04.What's being done?
Food Standards Australia New Zealand
Although Australia’s regulator, Food Standards Australia New Zealand (FSANZ) wants to see industrially produced trans fats removed from the food supply, it’s not in favour of requiring trans fats to be labelled. FSANZ argues, based on a survey of consumer responses in the US (carried out in 2003, before labelling was introduced), that introducing trans fat labelling in Australia would have only a very small effect on consumption of trans fats. It further argues we shouldn’t rely on the approach taken in other countries, but take into account the fact that dietary intakes here are already low by international standards.
However, CHOICE isn’t convinced.
FSANZ estimates that on average Australians eat 1.4g of trans fats per day, which is well below both the WHO’s recommended maximum daily intake and below the average daily intake of trans fats in the US, Canada and Europe. However, averages can be deceptive. FSANZ’s statistics also reveal that more than a million Australians are currently putting their health at risk by eating more than the WHO’s recommended maximum.
Processed foods that make claims such as “low cholesterol” or “high in polyunsaturates“ are already required to state the level of trans fats on the label. Most cooking oils and margarine-type spreads fall into this category and give a breakdown of their fat composition. It’s an indication of how effective labelling can be that of the dozens of such products on supermarket shelves we found only two containing more than about 1% of the total fat as trans – You’ll Love Coles Vegetable Oil with 4.6% and You’ll Love Coles Sunflower Oil with 1.8%.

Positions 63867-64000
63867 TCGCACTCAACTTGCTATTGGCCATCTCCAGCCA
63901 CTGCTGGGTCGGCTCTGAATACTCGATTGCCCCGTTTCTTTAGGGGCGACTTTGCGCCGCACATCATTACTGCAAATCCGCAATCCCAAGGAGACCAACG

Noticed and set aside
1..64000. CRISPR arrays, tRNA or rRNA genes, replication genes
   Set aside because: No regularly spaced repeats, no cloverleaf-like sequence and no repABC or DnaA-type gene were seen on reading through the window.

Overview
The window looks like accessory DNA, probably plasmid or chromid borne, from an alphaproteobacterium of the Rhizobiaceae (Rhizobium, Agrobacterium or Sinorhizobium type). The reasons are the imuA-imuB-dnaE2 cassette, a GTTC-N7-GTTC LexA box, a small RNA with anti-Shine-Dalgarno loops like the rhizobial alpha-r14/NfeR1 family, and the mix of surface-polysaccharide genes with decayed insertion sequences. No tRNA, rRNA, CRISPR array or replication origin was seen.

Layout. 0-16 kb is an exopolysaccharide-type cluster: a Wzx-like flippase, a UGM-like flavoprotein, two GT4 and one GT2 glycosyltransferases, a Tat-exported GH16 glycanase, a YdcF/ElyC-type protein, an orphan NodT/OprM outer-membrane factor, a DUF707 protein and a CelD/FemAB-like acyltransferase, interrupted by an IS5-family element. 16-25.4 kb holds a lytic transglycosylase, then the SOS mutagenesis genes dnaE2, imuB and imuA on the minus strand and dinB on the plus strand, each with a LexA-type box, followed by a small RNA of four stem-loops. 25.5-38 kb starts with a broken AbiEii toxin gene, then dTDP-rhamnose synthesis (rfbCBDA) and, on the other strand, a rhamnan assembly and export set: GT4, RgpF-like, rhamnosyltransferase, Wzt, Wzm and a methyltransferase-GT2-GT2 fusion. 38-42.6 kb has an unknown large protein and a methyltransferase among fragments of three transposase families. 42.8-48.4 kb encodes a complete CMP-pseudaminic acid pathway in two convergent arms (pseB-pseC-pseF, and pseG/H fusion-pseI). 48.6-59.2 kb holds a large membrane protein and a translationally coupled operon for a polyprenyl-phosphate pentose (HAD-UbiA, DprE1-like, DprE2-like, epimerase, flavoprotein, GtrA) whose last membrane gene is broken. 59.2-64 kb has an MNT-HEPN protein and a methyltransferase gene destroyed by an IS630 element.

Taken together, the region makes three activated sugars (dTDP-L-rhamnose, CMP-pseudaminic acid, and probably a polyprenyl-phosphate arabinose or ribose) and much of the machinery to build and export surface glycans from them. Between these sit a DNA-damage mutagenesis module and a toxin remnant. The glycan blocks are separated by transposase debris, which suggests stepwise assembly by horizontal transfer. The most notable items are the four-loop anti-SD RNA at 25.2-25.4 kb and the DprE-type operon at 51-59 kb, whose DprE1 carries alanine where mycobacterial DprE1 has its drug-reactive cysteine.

What are manufacturers doing about trans fats?
According to FSANZ, the industry seems ready to and capable of responding to market demand for lower trans fats in foods, claiming all the manufacturers it contacted plan to reduce trans fats levels in their products. CHOICE had a more mixed response.
Patties Foods (Herbert Adams and Four'N Twenty) told us they don’t normally test for trans fats, but do use low levels of trans fats in some of their products, and are working with the National Heart Foundation towards healthier products.
McDonald’s introduced a vegetable oil blend in November 2006 that contains less than 1% trans fat. A spokesperson said they continue to look for opportunities to improve the nutrition profile of their menu.
Burns and Ricker Bagel Crisps’ importer told us they are working with their US supplier to reduce the amount of trans fat to the previous low level.
Sara Lee said they are working with their suppliers to seek alternative fats low in trans but which don’t compromise the quality of their products.
Krispy Kreme said they aim to introduce a low trans and low saturated fat product by the end of 2009.
Suitable margarines and cooking oils low in trans fats are now available, and there’s no evidence that changing to these fats affects the quality, cost or availability of food. Food manufacturers and fast-food outlets could change their practices if there were more incentive for them to do so.